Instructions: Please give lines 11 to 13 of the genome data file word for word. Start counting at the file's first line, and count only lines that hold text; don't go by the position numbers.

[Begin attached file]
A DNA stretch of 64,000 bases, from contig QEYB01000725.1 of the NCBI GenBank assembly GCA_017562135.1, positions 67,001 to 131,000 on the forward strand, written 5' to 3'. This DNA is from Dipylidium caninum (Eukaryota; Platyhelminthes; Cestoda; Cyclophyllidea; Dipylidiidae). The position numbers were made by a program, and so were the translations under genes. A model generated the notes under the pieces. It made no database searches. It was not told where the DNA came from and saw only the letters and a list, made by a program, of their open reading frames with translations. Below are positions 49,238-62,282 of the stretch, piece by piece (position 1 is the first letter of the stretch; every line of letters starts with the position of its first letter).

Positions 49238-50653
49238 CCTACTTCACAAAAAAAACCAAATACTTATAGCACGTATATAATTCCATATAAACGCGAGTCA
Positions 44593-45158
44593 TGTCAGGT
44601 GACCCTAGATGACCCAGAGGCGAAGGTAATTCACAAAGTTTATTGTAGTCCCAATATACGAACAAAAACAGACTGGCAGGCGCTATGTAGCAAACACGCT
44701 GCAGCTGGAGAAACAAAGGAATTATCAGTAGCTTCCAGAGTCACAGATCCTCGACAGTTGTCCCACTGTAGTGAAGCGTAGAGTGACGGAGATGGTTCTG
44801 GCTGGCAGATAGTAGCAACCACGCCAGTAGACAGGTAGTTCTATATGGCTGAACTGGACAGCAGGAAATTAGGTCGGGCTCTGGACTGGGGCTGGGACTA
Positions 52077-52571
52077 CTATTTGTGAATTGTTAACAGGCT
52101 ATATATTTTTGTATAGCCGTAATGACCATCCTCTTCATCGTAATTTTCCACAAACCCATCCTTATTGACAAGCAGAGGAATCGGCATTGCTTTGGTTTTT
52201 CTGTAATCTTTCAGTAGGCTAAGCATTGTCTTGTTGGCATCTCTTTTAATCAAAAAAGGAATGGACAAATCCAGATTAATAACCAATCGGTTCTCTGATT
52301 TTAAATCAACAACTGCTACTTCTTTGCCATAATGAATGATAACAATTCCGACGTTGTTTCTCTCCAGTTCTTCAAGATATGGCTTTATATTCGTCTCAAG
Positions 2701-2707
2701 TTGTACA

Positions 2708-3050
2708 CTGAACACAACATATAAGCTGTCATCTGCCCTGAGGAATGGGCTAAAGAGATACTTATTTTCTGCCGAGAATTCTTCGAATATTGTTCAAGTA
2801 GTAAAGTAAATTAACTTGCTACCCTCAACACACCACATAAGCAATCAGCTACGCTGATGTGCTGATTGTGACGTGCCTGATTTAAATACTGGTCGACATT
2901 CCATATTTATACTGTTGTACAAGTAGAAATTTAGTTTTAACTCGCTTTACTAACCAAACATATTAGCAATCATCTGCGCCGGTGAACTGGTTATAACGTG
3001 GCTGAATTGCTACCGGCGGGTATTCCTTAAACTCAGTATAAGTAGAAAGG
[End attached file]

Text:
52101 ATATATTTTTGTATAGCCGTAATGACCATCCTCTTCATCGTAATTTTCCACAAACCCATCCTTATTGACAAGCAGAGGAATCGGCATTGCTTTGGTTTTT
52201 CTGTAATCTTTCAGTAGGCTAAGCATTGTCTTGTTGGCATCTCTTTTAATCAAAAAAGGAATGGACAAATCCAGATTAATAACCAATCGGTTCTCTGATT
52301 TTAAATCAACAACTGCTACTTCTTTGCCATAATGAATGATAACAATTCCGACGTTGTTTCTCTCCAGTTCTTCAAGATATGGCTTTATATTCGTCTCAAG